Volume 9 Issue Pages (down) 609  
  Keywords Animals; Review  
  Abstract The influence of light on mammalian physiology and behavior is due to the entrainment of circadian rhythms complemented with a direct modulation of light that would be unlikely an outcome of circadian system. In mammals, physiological and behavioral circadian rhythms are regulated by the suprachiasmatic nucleus (SCN) of the hypothalamus. This central control allows organisms to predict and anticipate environmental change, as well as to coordinate different rhythmic modalities within an individual. In adult mammals, direct retinal projections to the SCN are responsible for resetting and synchronizing physiological and behavioral rhythms to the light-dark (LD) cycle. Apart from its circadian effects, light also has direct effects on certain biological functions in such a way that the participation of the SCN would not be fundamental for this network. The objective of this review is to increase awareness, within the scientific community and commercial providers, of the fact that laboratory rodents can experience a number of adverse health and welfare outcomes attributed to commonly-used lighting conditions in animal facilities during routine husbandry and scientific procedures, widely considered as “environmentally friendly.” There is increasing evidence that exposure to dim light at night, as well as chronic constant darkness, challenges mammalian physiology and behavior resulting in disrupted circadian rhythms, neural death, a depressive-behavioral phenotype, cognitive impairment, and the deregulation of metabolic, physiological, and synaptic plasticity in both the short and long terms. The normal development and good health of laboratory rodents requires cyclical light entrainment, adapted to the solar cycle of day and night, with null light at night and safe illuminating qualities during the day. We therefore recommend increased awareness of the limited information available with regards to lighting conditions, and therefore that lighting protocols must be taken into consideration when designing experiments and duly highlighted in scientific papers. This practice will help to ensure the welfare of laboratory animals and increase the likelihood of producing reliable and reproducible results.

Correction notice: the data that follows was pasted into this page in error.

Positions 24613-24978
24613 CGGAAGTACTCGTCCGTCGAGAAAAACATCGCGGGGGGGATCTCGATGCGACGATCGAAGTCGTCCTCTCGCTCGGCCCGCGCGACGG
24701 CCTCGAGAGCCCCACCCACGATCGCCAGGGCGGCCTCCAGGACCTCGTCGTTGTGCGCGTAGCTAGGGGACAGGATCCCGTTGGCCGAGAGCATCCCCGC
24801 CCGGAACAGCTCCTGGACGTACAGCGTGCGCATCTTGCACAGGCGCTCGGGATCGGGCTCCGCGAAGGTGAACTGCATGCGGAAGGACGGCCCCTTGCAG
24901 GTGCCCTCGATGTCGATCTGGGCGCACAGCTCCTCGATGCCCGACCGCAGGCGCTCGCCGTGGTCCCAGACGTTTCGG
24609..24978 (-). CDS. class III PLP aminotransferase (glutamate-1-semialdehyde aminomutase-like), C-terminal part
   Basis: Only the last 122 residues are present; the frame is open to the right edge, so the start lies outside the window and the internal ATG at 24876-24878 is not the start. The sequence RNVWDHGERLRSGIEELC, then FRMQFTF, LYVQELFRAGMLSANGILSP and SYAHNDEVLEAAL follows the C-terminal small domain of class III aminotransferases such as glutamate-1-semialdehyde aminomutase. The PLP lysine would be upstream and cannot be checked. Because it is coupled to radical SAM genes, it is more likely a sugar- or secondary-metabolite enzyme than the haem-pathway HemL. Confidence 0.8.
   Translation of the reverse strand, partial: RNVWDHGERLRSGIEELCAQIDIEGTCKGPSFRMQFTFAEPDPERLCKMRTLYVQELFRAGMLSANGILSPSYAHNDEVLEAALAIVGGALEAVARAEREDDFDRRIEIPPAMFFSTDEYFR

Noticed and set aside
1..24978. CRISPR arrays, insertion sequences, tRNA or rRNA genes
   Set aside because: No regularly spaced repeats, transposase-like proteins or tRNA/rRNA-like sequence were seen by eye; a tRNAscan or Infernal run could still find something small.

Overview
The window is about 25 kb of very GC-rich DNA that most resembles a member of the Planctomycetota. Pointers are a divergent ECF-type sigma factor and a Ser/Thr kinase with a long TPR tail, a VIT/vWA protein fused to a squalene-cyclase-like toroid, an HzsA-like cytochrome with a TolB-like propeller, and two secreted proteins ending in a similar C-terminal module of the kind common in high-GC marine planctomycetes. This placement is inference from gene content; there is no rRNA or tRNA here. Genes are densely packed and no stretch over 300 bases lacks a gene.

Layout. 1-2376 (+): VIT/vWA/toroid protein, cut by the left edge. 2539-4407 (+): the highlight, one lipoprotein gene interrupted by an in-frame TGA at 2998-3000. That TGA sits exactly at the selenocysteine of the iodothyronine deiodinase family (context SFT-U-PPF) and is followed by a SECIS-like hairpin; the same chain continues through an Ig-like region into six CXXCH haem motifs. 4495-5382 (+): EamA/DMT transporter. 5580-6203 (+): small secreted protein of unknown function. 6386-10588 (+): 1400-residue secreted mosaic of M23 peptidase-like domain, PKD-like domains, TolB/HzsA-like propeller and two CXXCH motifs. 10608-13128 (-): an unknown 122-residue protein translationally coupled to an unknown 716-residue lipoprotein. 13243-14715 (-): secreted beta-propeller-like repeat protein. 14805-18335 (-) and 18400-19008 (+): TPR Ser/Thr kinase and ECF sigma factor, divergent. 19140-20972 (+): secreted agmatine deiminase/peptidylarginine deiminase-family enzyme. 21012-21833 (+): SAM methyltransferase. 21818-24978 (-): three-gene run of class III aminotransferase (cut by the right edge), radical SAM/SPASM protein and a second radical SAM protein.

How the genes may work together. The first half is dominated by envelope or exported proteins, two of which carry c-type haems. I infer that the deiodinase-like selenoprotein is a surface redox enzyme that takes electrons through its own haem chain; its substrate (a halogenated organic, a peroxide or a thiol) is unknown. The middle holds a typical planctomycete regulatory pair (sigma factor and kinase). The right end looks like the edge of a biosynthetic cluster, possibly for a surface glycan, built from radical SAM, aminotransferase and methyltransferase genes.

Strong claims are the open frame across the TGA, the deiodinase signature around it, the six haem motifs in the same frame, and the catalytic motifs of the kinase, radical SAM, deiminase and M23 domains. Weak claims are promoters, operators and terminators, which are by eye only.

Address Seccion Cronobiologia y Sueno, Instituto Ferrero de Neurologia y Sueno, Buenos Aires, Argentina  
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  Language English Summary Language Original Title  
  Series Editor Series Title Abbreviated Series Title  
  Series Volume Series Issue Edition